Freeform Seafood Chowder Base
For the more adventurous cook

This is the chowder recipe base I most often use. It doesn’t rely on measuring, and I’ve yet to find a sea creature that didn’t taste delicious in it! It’s not a thick chowder, but the coffee cream adds a velvety texture.

Potato, diced (peels may be off or on)
Celery, diced
Onion, diced
(3 parts potato to 1 part celery, 1 part onion)
(the size of the dice is not as important as the consistency—all of the vegetables should be cut to the same size so that they cook evenly)
Fish Stock
Coffee cream
(use 2 parts stock to 1 part coffee cream)
Fresh herbs (usually basil and thyme)

In a heavy bottomed pot over low heat, melt butter. Add vegetables and gently cook
until soft, stirring occasionally.
Add whatever fish or shellfish you are using, and continue stirring until fish is cooked. Add fish stock and coffee cream. Stir until heated, do not boil, (coffee cream may curdle) add salt, pepper and fresh herbs to taste.

NaNoWriMo Update: I’ve fallen behind on my word count, so I don’t think I’m going to make the deadline. But, I’m going to keep going with the hopes of finishing by Christmas. Silvern Voices will be heard!

Give Peas a Chance


Chatting with a woman in the grocery store line-up today, and she mentioned that she picked up a ham hock to make split pea soup. Instantly, I was transported back in time, across the country, and to the split pea soup of my childhood. That soup was salty with ham, thick enough to float bricks on, and could line a stomach for days upon days.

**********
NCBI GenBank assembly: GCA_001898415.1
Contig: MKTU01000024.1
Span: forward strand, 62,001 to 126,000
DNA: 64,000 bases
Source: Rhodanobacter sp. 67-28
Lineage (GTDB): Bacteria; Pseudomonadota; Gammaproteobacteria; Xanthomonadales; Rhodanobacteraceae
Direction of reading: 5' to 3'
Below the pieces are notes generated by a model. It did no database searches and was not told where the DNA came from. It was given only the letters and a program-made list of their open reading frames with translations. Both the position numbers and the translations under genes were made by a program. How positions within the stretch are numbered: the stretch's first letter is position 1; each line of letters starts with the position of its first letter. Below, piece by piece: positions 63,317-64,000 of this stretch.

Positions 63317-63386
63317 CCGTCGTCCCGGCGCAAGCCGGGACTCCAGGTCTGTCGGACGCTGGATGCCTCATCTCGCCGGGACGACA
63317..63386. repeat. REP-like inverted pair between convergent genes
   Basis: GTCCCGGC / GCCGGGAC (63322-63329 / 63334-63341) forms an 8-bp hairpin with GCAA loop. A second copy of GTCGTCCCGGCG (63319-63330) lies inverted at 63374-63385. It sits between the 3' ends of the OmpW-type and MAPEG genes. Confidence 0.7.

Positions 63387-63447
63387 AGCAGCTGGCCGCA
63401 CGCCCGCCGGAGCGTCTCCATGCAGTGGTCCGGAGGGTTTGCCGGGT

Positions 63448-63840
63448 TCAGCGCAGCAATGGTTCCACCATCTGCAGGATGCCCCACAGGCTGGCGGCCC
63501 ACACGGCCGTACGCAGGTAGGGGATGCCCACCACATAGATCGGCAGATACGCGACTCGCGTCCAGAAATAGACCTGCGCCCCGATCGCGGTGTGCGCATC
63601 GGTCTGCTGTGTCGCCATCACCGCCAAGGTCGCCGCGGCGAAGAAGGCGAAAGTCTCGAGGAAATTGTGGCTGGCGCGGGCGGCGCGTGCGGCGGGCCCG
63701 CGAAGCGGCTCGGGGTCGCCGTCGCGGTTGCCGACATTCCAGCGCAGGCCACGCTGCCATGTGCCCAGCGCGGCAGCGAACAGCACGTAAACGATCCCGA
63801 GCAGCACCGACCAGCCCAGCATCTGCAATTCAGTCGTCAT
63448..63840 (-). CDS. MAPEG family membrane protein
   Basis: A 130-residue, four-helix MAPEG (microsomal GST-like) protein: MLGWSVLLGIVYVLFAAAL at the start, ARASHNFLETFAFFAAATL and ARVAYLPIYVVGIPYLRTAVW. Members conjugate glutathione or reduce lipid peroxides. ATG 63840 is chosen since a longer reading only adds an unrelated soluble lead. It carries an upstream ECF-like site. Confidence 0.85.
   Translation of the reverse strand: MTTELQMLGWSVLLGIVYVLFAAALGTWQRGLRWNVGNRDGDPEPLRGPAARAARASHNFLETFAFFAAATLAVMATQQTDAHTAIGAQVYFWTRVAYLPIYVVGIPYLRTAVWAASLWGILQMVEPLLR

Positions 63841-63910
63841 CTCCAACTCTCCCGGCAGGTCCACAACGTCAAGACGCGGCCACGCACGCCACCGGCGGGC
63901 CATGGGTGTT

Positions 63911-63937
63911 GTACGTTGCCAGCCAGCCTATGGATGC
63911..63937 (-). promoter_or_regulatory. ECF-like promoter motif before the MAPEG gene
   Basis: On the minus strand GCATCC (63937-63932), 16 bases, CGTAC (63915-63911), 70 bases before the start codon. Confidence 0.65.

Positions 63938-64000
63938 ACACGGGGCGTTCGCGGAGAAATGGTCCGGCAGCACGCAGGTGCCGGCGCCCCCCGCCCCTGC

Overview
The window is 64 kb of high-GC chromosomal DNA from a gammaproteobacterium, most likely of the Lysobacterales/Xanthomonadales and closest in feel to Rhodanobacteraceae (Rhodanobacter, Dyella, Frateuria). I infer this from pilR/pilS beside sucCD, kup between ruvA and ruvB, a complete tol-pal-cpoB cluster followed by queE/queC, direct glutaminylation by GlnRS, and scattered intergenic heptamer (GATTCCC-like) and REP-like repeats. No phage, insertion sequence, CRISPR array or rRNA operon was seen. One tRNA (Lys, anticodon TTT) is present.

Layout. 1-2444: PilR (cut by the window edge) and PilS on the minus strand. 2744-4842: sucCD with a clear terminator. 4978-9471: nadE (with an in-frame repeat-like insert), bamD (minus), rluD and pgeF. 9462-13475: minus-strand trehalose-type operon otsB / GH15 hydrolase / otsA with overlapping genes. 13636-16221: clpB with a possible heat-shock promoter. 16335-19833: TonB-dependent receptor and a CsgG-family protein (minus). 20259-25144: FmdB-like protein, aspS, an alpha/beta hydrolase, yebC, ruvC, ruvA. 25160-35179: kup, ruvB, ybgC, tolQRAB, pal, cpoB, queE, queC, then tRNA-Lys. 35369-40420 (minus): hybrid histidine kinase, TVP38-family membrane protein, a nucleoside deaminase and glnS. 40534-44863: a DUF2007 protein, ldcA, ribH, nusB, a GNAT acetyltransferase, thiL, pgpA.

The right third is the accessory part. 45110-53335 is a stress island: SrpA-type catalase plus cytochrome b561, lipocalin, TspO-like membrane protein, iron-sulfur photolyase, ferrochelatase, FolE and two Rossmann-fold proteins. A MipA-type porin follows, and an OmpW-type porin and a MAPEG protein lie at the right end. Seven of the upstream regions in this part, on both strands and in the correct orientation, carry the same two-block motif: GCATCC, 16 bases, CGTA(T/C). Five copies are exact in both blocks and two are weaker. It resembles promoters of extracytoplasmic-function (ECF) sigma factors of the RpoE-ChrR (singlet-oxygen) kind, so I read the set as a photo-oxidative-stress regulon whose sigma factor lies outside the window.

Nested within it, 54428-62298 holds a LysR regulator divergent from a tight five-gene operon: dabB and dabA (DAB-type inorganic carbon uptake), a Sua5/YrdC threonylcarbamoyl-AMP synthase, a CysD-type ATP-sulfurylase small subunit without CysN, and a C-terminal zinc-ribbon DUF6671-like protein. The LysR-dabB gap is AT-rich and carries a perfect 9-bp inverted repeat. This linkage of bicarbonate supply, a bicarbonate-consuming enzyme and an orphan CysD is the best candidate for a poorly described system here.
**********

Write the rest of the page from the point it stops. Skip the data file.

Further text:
This version is a lot lighter, with more flavours than just salt, and not quite the digestive system staying power. And, it’s featured on the menu of the Constellation’s fine dining restaurant, Aquarius.

Curried Split Pea Soup

Serves 4

1 1/ 2 cups of uncooked yellow split peas
1 tablespoon canola oil
1 medium yellow onions, chopped
8 cloves of garlic, chopped
2 medium carrots, peeled and sliced
4 cups of vegetable stock

3 tablespoons mild Indian curry paste
1 (14oz) can light coconut milk
1 teaspoon salt
1 /2 teaspoon fresh ground black pepper
1 /2 teaspoon ground cumin
1 /2 teaspoon ground turmeric
2 tablespoons chopped fresh cilantro

Fill a large pot with water, add peas and bring to a boil over high heat. Cook until peas are very soft, about one hour. Top up the pot with water as required during the cooking process. Drain peas and set aside.

In the pot, heat canola oil. Add onions, garlic and carrots, and cook over medium heat until vegetables are softened but not browned. Return peas to pot, and add stock and curry paste.
Using an immersion blender or food processer, puree the soup until smooth. This one doesn’t have to be super smooth, a little coarseness will add texture.

Bring the pureed soup back to the boil and add coconut milk, salt, pepper, cumin, and turmeric. Let simmer another ten minutes, then stir in cilantro. Let simmer another 10 minutes before serving with papadum or naan bread.

This soup is one of those that lends itself well to experimentation–don’t like curry? Don’t use it! Replace the coconut milk with vegetable stock, and add a teaspoon or two of a good quality pesto, or chopped fresh herbs of your choice.
For a zingy hot version, substitute the mild curry paste for a fiery Thai red or green curry, garnish with a cooling dollop of plain yogurt or kefir.
Turn it into a meal by adding cooked chicken, or pour the hot soup over very thinly sliced salmon pre-placed in the bottom of the bowl. The heat will cook the salmon.